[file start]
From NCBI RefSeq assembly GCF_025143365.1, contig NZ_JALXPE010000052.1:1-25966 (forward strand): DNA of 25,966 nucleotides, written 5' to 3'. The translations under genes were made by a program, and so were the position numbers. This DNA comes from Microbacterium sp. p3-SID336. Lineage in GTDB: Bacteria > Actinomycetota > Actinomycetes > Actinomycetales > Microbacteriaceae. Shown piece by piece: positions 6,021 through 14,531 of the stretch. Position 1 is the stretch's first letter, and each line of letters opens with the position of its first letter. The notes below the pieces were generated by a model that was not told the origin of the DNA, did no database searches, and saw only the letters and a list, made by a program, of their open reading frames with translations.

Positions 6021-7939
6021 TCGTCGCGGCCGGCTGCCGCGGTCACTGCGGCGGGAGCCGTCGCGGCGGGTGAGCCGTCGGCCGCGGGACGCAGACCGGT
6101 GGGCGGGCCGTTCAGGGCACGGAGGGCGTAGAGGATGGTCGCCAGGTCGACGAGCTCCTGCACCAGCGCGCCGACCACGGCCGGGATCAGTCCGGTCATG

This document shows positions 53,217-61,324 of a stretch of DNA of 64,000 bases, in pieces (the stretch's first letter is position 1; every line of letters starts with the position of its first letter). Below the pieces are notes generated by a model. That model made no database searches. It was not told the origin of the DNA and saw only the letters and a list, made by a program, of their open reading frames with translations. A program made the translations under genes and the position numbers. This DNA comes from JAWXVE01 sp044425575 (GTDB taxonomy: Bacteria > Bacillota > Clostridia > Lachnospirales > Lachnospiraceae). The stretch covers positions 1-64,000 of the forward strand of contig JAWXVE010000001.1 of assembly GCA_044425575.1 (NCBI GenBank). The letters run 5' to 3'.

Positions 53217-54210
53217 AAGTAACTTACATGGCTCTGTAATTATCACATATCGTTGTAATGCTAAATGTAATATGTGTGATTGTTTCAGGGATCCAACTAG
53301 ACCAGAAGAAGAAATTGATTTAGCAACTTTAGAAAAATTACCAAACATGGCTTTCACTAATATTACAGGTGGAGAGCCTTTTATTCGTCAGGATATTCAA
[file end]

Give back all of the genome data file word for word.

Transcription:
From NCBI RefSeq assembly GCF_025143365.1, contig NZ_JALXPE010000052.1:1-25966 (forward strand): DNA of 25,966 nucleotides, written 5' to 3'. The translations under genes were made by a program, and so were the position numbers. This DNA comes from Microbacterium sp. p3-SID336. Lineage in GTDB: Bacteria > Actinomycetota > Actinomycetes > Actinomycetales > Microbacteriaceae. Shown piece by piece: positions 6,021 through 14,531 of the stretch. Position 1 is the stretch's first letter, and each line of letters opens with the position of its first letter. The notes below the pieces were generated by a model that was not told the origin of the DNA, did no database searches, and saw only the letters and a list, made by a program, of their open reading frames with translations.

Positions 6021-7939
6021 TCGTCGCGGCCGGCTGCCGCGGTCACTGCGGCGGGAGCCGTCGCGGCGGGTGAGCCGTCGGCCGCGGGACGCAGACCGGT
6101 GGGCGGGCCGTTCAGGGCACGGAGGGCGTAGAGGATGGTCGCCAGGTCGACGAGCTCCTGCACCAGCGCGCCGACCACGGCCGGGATCAGTCCGGTCATG

This document shows positions 53,217-61,324 of a stretch of DNA of 64,000 bases, in pieces (the stretch's first letter is position 1; every line of letters starts with the position of its first letter). Below the pieces are notes generated by a model. That model made no database searches. It was not told the origin of the DNA and saw only the letters and a list, made by a program, of their open reading frames with translations. A program made the translations under genes and the position numbers. This DNA comes from JAWXVE01 sp044425575 (GTDB taxonomy: Bacteria > Bacillota > Clostridia > Lachnospirales > Lachnospiraceae). The stretch covers positions 1-64,000 of the forward strand of contig JAWXVE010000001.1 of assembly GCA_044425575.1 (NCBI GenBank). The letters run 5' to 3'.

Positions 53217-54210
53217 AAGTAACTTACATGGCTCTGTAATTATCACATATCGTTGTAATGCTAAATGTAATATGTGTGATTGTTTCAGGGATCCAACTAG
53301 ACCAGAAGAAGAAATTGATTTAGCAACTTTAGAAAAATTACCAAACATGGCTTTCACTAATATTACAGGTGGAGAGCCTTTTATTCGTCAGGATATTCAA